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VERBS, MOODS OF:-- SUBJUNCTIVE: used indefinitely after relative

Subjunctive used indefinitely after the Relative.

“In her youth
There is a prone and speechless dialect
Such as move men.

“And the stars whose feeble light
Give a pale shadow.” B. and F.

“But they whose guilt within their bosom lie
Imagine every eye beholds their blame.

“Thou canst not die, whilst any zeal abound.” DANIEL (quoted by WALKER).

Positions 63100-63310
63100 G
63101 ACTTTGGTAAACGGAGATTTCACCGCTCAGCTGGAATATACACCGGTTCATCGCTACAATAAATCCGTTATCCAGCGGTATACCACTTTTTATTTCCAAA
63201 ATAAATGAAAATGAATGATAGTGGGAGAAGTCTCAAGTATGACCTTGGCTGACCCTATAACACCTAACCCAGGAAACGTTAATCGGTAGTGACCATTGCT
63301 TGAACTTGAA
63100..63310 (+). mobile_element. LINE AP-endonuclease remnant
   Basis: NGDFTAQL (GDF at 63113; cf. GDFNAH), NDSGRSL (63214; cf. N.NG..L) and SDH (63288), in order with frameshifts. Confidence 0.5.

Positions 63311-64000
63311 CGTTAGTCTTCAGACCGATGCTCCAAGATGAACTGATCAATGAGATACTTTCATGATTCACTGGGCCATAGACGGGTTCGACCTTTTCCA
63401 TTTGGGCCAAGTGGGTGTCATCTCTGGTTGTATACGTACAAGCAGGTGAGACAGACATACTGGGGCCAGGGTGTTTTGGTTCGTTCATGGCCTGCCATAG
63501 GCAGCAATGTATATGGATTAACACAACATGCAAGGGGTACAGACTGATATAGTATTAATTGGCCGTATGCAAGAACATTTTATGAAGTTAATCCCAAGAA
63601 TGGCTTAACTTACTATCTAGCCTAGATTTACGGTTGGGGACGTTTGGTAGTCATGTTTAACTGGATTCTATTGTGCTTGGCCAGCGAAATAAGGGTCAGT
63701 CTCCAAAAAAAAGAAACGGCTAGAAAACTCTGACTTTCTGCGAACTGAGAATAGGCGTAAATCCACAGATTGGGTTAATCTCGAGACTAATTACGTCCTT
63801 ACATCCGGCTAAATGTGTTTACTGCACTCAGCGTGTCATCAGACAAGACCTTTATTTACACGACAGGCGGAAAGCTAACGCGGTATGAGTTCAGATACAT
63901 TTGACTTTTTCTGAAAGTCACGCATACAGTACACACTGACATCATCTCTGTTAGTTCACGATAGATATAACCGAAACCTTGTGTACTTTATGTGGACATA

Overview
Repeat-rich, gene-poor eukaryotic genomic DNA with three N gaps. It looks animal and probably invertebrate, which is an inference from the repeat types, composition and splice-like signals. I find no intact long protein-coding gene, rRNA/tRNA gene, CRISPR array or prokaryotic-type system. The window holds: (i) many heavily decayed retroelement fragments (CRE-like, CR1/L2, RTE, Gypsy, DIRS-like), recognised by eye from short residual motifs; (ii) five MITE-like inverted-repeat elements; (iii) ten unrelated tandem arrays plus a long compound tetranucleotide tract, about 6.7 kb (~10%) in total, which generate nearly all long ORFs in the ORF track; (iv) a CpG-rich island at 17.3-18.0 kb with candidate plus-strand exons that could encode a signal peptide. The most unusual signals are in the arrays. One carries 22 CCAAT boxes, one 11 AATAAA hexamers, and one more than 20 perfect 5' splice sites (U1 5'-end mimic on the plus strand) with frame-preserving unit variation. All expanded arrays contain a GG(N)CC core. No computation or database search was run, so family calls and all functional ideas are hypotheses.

“I charge you to like as much of this play as please you.

“And may direct his course as please himself.

Perhaps (but see 218)

“Alas, their love may be called appetite,
No motion of the liver, but the palate
That suffer surfeit.

In the subordinate clauses of a conditional sentence, the relative is often followed by the subjunctive:

“A man that were to sleep your sleep.

i.e. "If there were a man who was destined to sleep your sleep."

“If they would yield us but the superfluity while it were wholesome.

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